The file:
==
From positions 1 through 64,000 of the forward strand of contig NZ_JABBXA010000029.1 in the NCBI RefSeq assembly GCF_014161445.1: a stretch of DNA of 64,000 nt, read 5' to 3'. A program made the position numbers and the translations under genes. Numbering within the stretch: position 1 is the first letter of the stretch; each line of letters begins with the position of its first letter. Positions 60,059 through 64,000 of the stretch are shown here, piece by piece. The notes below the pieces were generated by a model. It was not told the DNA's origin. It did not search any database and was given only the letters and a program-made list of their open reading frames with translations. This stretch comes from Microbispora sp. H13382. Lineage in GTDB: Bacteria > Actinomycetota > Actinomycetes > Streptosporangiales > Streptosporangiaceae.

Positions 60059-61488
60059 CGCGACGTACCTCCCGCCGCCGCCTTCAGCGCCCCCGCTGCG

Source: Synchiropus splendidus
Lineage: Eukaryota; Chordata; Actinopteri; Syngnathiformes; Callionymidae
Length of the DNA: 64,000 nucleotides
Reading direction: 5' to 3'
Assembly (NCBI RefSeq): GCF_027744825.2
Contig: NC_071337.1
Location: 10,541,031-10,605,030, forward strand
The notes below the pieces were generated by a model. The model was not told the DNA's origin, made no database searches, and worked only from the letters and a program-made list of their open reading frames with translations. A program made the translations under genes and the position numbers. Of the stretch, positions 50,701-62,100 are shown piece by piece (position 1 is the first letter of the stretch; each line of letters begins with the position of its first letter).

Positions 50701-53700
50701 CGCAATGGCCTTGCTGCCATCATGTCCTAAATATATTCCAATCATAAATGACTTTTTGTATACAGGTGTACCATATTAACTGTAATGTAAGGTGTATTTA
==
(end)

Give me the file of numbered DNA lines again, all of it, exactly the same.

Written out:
From positions 1 through 64,000 of the forward strand of contig NZ_JABBXA010000029.1 in the NCBI RefSeq assembly GCF_014161445.1: a stretch of DNA of 64,000 nt, read 5' to 3'. A program made the position numbers and the translations under genes. Numbering within the stretch: position 1 is the first letter of the stretch; each line of letters begins with the position of its first letter. Positions 60,059 through 64,000 of the stretch are shown here, piece by piece. The notes below the pieces were generated by a model. It was not told the DNA's origin. It did not search any database and was given only the letters and a program-made list of their open reading frames with translations. This stretch comes from Microbispora sp. H13382. Lineage in GTDB: Bacteria > Actinomycetota > Actinomycetes > Streptosporangiales > Streptosporangiaceae.

Positions 60059-61488
60059 CGCGACGTACCTCCCGCCGCCGCCTTCAGCGCCCCCGCTGCG

Source: Synchiropus splendidus
Lineage: Eukaryota; Chordata; Actinopteri; Syngnathiformes; Callionymidae
Length of the DNA: 64,000 nucleotides
Reading direction: 5' to 3'
Assembly (NCBI RefSeq): GCF_027744825.2
Contig: NC_071337.1
Location: 10,541,031-10,605,030, forward strand
The notes below the pieces were generated by a model. The model was not told the DNA's origin, made no database searches, and worked only from the letters and a program-made list of their open reading frames with translations. A program made the translations under genes and the position numbers. Of the stretch, positions 50,701-62,100 are shown piece by piece (position 1 is the first letter of the stretch; each line of letters begins with the position of its first letter).

Positions 50701-53700
50701 CGCAATGGCCTTGCTGCCATCATGTCCTAAATATATTCCAATCATAAATGACTTTTTGTATACAGGTGTACCATATTAACTGTAATGTAAGGTGTATTTA